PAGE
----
“‘Just play along’, she said,” he mumbled bitterly to himself as he hurled the holdings of a basket onto the large pile. “‘You’re good at that’, she said. Well, I’ve had it! I might owe her one, but it just ain’t worth it! As soon as I see her, I’m gonna tell her where she can...”
“Who are yah talking to, boy?” a creaky voice interrupted him. Chance quickly turned around.
“Oh, hello, Granny Smith! I was just talking to... myself, of course. Do that all the time. Talking. To myself. For no reason. About nothing.”
“You don’t say.” Granny looked past Chance and towards the barn. “My, that’s a mighty large stock we got there.”
“You think? The barn isn’t even half full yet.”
“This many apples in a single day outside of applebucking season? That’s pretty special. You and Applejack must be quite the team.” Granny winked.
Chance kept silent, as he had to suppress the urge to make a snide comment aimed at a beloved granddaughter.
“But it’s a little worrisome,” Granny continued. “We may have plenty of apples, but Ah didn’t expect this, and now we may not have enough buyers to get rid of em before they all go bad.”
Chance couldn’t believe his ears. “Are you saying that we have too many apples?”
“Yes, pretty much.”
“Well, isn’t that a problem easily solved! I’ll go see Applejack now and tell her that we can stop...”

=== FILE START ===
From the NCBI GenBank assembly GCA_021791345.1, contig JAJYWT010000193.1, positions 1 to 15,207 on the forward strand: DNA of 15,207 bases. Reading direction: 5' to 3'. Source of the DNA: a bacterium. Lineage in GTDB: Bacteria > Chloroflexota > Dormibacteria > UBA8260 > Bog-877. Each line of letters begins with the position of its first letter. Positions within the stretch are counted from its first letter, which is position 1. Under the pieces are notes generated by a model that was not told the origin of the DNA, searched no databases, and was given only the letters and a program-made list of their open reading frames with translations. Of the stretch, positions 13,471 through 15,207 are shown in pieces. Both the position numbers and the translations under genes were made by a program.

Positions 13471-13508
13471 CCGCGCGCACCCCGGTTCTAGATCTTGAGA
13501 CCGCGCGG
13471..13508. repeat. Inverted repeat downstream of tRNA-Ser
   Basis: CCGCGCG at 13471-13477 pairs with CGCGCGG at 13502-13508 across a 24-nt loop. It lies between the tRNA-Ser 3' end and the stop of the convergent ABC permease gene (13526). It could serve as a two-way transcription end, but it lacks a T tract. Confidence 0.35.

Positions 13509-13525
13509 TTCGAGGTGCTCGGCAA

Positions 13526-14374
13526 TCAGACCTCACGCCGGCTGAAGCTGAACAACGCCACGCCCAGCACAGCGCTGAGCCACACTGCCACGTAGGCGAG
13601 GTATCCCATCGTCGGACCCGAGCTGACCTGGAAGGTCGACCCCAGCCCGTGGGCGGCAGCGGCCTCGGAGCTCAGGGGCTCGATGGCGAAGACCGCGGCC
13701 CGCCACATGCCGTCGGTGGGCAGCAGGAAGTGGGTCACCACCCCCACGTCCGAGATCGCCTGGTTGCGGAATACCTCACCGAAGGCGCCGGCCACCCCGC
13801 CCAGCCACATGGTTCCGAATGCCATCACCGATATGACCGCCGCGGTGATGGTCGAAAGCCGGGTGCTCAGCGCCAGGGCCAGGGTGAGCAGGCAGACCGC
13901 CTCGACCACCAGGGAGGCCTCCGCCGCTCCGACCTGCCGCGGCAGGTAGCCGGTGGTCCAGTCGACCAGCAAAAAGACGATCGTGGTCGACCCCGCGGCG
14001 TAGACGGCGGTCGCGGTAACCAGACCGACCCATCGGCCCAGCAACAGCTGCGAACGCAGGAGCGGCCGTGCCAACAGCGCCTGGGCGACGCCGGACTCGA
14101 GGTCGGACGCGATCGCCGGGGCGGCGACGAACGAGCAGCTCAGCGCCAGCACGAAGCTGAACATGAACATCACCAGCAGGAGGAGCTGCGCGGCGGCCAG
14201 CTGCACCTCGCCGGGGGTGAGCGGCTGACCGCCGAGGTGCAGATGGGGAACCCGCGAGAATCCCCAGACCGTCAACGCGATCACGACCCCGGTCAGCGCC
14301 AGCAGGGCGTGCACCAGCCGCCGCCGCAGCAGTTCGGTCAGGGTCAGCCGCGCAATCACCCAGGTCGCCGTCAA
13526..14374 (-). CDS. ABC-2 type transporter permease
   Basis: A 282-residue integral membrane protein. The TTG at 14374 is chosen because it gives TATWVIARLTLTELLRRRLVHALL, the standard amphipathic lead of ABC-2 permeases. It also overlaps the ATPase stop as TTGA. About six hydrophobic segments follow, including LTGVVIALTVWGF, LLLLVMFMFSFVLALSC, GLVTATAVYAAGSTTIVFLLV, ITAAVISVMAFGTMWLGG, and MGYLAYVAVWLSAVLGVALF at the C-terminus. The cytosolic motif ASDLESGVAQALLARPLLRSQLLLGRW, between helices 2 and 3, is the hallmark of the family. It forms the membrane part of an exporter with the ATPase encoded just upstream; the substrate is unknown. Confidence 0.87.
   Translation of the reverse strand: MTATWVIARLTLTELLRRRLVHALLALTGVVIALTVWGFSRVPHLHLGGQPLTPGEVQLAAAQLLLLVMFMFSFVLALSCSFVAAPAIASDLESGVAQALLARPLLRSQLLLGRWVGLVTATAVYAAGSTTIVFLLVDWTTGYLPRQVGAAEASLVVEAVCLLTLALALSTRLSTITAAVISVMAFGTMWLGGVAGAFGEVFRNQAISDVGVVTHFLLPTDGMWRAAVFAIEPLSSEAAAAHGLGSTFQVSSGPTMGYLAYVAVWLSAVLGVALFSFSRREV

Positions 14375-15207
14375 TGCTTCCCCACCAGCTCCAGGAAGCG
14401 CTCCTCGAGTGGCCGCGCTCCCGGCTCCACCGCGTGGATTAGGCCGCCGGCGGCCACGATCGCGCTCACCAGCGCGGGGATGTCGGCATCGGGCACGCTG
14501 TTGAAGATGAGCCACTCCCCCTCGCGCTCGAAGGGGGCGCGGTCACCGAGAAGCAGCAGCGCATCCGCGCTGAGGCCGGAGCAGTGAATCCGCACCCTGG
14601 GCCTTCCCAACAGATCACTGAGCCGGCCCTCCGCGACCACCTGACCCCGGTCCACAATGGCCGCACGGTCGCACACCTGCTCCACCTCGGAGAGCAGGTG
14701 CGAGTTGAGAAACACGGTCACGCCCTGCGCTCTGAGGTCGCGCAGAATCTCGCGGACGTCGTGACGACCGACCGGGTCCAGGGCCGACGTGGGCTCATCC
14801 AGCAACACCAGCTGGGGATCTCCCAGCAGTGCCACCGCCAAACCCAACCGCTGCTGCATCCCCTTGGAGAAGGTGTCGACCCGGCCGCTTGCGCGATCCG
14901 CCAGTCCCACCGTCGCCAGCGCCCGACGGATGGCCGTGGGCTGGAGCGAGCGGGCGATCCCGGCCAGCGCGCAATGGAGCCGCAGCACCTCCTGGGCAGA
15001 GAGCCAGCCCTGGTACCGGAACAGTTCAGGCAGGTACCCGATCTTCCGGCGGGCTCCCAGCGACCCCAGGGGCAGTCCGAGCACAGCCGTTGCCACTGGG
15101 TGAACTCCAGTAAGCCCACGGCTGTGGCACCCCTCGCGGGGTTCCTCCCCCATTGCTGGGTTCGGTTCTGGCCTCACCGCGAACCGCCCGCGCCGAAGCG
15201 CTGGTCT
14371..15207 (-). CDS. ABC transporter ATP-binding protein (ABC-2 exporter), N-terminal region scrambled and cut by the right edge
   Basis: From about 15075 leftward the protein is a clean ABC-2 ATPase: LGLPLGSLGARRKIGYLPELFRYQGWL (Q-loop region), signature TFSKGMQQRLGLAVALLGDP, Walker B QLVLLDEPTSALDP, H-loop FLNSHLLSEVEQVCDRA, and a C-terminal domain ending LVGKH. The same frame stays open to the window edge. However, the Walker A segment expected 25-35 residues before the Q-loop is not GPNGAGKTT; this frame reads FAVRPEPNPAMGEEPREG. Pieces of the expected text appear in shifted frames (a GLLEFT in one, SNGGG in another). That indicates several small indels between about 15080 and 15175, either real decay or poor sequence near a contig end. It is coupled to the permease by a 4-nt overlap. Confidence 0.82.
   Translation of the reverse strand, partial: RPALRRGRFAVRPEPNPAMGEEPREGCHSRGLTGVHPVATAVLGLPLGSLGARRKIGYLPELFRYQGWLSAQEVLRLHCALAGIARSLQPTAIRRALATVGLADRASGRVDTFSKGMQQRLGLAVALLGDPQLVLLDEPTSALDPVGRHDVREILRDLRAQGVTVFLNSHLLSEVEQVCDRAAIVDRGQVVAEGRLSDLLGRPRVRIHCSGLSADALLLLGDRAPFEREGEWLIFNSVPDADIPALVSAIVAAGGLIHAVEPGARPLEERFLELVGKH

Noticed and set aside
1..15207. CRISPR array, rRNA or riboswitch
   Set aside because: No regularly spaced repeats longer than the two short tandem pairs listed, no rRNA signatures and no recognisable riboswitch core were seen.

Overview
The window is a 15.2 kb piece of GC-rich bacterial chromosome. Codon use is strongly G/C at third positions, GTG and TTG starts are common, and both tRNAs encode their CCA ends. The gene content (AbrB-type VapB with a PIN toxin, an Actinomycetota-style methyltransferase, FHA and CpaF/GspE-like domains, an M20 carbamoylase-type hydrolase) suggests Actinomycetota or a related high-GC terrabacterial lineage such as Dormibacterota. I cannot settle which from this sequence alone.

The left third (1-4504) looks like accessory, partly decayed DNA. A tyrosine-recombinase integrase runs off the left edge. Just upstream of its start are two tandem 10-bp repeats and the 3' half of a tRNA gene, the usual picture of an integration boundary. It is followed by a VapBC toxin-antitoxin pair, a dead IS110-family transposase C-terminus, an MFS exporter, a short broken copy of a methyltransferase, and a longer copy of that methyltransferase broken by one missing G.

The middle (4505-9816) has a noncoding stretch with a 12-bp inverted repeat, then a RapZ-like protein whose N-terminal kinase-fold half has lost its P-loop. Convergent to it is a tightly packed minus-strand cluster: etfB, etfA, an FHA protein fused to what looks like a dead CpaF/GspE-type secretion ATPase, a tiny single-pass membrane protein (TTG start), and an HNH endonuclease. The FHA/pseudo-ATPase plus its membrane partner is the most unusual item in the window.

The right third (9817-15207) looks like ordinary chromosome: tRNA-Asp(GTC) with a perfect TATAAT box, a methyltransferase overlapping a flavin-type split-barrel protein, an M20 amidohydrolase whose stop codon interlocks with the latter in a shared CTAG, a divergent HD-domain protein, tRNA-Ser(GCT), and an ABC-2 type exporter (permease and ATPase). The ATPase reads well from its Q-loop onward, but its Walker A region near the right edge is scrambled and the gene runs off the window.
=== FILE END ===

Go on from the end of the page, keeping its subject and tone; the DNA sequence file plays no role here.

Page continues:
“Excuse me for interrupting,” a heavy, dignified voice sounded. While the pair were admiring the result of yesterday’s and today’s work, a large white stallion dressed in black with a huge black mustache had approached the barn, followed by four more stallions pulling a cart filled with a large stack of barrels. “My name is Cooper, representing the Cooper, Cooper & Cooper Cooperage Company. I am looking for a... Granny Smith.”
“That’s me, and we didn’t order anything!”
“Correct. Allow me to explain: Following a scandal about half a year ago, a customer of ours went out of business and was unable to pay for their order. Now we are stuck with what can be accurately described as ‘the mother of all overstock’. So now we are offering our wares at a fifty percent discount to our most loyal customers, such as yourselves.”
Granny seemed to have some trouble following the expressionless stranger’s explanation. “Yah’re selling barrels for half price?”
“Correct. Weather-resistant, parasprite proofed, lactose-free, grade A, high quality barrels, as you have been ordering annually for twenty-five years now. How about it?”
Granny put her hoof to her chin in a thoughtful gesture, after which she took a glance at her barn. Her face lit up, as she got an idea. “Drop the price to a third, and I’ll buy them all,” she offered.